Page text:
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Paul Sargeant Paul Sargeant | 16:40 UK time, Friday, 15 January 2010

A visit to the museumWelcome to the A History of the World blog.

Over the next year I hope to bring you all the news from the project, from the latest objects on the site to the best local events. I'll be talking to curators in museums around the UK and people uploading their own treasured objects. Plus, I'll be keeping an eye out for stories on historical objects in the news and what people are saying on the web.

David Prudames will be taking us behind the scenes at the British Museum, with insights into how the radio series came together, how the objects were chosen and what each week's programmes reveal about the story of who we are.

There will also be the occasional guest, starting with Neil MacGregor, the Director of the British Museum, who will give his personal introduction to the project.

The radio series kicks off on Monday, with Neil MacGregor unpicking the idea of telling history through objects by looking at the Mummy of Hornedjitef.

Finally, I'm looking forward to hearing your thoughts about the project and the objects on the site. What can objects really tell us about people seperated from us by hundreds, or thousands, of years of history? What are the real treasures on the site? And, most importantly, what are you going to add to it?

We're busy getting ready for the launch and still have a few glitches to sort out over the weekend. Let us know if you spot anything. It's going to be fascinating to see how people react to the radio series and what objects they add to the site. From Monday we're building a history of the world and, as the old joke goes, it's going to be just one thing after another.


  • Comment number 1.

    That's a very interesting idea to show history through objects. Especially concerning those pre-historic times, because we have nothing but objects and fossils left. Look forward to seeing first episods. Hope "World History" will be available to world audience and not to the UK citizens.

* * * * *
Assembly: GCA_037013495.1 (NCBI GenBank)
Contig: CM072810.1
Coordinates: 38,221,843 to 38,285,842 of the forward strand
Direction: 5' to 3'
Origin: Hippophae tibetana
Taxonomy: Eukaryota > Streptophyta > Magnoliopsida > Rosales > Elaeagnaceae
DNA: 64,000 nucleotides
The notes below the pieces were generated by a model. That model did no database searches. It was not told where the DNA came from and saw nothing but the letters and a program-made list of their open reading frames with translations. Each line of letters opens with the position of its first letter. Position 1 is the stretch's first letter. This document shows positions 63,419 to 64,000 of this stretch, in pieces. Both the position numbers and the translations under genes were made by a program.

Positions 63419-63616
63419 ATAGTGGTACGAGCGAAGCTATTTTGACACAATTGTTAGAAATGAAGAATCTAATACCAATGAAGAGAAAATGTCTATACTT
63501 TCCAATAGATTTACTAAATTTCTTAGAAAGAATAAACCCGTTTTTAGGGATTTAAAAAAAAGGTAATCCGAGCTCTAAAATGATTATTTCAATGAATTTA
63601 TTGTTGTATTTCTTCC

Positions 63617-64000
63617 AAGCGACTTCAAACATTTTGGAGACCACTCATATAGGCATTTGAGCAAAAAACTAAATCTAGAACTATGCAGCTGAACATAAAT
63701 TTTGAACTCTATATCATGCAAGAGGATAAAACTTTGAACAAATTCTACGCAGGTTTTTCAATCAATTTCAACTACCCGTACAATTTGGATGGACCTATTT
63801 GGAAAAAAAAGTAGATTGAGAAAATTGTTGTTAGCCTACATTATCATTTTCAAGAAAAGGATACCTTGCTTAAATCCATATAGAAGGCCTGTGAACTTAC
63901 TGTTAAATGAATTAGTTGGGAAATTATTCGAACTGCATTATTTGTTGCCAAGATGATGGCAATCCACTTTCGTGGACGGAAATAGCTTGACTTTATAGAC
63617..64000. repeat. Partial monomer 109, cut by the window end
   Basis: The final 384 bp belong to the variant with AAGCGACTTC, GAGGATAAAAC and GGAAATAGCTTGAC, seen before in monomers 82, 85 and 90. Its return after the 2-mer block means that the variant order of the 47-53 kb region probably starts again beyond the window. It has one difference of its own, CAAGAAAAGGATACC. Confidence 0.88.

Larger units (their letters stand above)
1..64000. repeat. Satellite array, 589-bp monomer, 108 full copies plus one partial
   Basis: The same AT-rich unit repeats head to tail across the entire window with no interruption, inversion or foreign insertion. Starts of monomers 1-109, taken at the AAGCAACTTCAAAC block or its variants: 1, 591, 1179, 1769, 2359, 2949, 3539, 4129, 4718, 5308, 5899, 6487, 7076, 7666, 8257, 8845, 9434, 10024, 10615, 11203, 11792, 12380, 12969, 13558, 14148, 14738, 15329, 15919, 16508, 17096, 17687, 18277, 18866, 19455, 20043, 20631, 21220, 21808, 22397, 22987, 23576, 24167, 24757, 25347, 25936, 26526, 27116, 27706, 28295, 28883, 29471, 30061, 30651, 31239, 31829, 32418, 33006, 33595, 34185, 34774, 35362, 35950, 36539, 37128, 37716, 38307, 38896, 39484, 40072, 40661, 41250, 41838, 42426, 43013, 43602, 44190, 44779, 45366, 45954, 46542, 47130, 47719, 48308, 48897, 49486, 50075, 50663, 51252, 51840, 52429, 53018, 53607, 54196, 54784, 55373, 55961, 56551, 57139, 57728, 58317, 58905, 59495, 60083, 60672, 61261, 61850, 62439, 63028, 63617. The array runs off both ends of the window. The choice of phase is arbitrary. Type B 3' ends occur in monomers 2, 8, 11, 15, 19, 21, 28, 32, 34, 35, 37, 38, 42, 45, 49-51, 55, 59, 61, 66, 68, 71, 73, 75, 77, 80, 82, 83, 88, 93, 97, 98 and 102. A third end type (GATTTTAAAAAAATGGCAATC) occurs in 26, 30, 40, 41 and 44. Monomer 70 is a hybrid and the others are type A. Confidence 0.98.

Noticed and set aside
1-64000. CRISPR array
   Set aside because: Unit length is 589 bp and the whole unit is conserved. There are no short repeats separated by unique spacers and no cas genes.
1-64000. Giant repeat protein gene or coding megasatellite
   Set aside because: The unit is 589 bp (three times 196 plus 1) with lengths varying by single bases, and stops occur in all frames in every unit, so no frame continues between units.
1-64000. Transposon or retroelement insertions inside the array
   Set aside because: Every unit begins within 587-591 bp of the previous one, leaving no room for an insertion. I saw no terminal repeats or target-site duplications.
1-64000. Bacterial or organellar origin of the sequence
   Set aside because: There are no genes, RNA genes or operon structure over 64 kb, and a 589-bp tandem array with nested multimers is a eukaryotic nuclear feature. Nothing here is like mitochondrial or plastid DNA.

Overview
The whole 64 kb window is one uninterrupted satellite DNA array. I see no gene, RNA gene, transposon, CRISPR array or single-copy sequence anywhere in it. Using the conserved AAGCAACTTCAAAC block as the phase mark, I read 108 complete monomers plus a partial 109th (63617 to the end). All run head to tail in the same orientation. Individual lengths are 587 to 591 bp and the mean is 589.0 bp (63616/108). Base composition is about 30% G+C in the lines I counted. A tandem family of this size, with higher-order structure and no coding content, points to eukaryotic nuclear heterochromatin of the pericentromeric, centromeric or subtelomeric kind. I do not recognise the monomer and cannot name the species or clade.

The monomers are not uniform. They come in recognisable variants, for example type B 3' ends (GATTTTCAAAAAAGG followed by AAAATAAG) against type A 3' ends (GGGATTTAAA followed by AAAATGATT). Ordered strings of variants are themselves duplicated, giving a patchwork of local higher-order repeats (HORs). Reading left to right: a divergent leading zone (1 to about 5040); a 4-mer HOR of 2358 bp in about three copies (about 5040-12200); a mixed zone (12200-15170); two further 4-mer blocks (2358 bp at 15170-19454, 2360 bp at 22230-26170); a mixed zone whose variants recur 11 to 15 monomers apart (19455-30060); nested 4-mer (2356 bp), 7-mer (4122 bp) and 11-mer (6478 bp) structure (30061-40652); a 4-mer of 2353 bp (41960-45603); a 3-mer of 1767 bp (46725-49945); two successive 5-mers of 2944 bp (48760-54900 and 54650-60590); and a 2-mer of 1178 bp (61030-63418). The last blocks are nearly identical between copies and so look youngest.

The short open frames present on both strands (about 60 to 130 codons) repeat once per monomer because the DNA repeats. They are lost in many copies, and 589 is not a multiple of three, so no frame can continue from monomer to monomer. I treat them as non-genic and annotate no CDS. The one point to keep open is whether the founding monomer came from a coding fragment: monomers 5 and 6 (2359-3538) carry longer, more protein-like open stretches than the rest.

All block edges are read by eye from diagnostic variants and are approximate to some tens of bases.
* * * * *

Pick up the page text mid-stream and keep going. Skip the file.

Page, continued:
Dmitry (from Russia)

  • Comment number 2.

    I have never seen so many spelling mistakes as appear under the listing for the "Jagaur E Type" (Sic). Shameful.

  • Comment number 3.

    What a pleasure it is to hear the erudition and enthusiasm of Neil MacGregor BUT this morning's programme on the Olduvai tool was blighted by unnecessary and inappropriate music and other sound effects. What we want to hear is Neil, and other experts, talking and enthusing - not a theatrical production. Why should he have to talk through music and other noises - they add nothing, and on the contrary detract from the real content of this otherwise excellent programme. Are we expected to believe that the fluting and singing in today's programme were actually going on in Olduvai 2m years ago? Surely not as they are competely anachronistic. I have been very much looking forward to this series but now find it very to listen. I'd like to hear the producers explain these unnecesary extras.

  • Comment number 4.

    Fantastic project. One quick question: is there going to be a podcast?

  • Comment number 5.

    We the moderators at congratulate you on this wonderful project for all ages, colours & creeds, something people worldwide can share in and learn from. We watched the television introduction last night and three of us chase the same the same answer as David Attenborough : ) (silicon chip) Look forward to participating.

  • Comment number 6.

    Congratulations on a fascinating approach to human history.